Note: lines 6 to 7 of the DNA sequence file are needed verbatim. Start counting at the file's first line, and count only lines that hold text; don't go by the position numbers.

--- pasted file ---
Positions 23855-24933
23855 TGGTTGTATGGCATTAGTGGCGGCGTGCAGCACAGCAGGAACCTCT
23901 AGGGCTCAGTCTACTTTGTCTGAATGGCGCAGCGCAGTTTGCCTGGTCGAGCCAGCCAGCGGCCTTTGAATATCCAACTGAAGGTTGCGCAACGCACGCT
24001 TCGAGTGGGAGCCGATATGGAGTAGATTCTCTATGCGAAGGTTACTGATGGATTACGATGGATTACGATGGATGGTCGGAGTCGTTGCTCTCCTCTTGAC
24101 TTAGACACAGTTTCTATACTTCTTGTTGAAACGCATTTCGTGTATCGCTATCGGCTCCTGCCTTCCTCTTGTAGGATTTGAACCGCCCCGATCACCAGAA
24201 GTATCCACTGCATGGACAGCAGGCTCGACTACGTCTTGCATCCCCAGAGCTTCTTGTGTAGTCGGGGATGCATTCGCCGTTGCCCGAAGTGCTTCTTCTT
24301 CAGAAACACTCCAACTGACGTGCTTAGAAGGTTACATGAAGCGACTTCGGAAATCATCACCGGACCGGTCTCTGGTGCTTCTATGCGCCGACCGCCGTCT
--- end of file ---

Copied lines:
24201 GTATCCACTGCATGGACAGCAGGCTCGACTACGTCTTGCATCCCCAGAGCTTCTTGTGTAGTCGGGGATGCATTCGCCGTTGCCCGAAGTGCTTCTTCTT
24301 CAGAAACACTCCAACTGACGTGCTTAGAAGGTTACATGAAGCGACTTCGGAAATCATCACCGGACCGGTCTCTGGTGCTTCTATGCGCCGACCGCCGTCT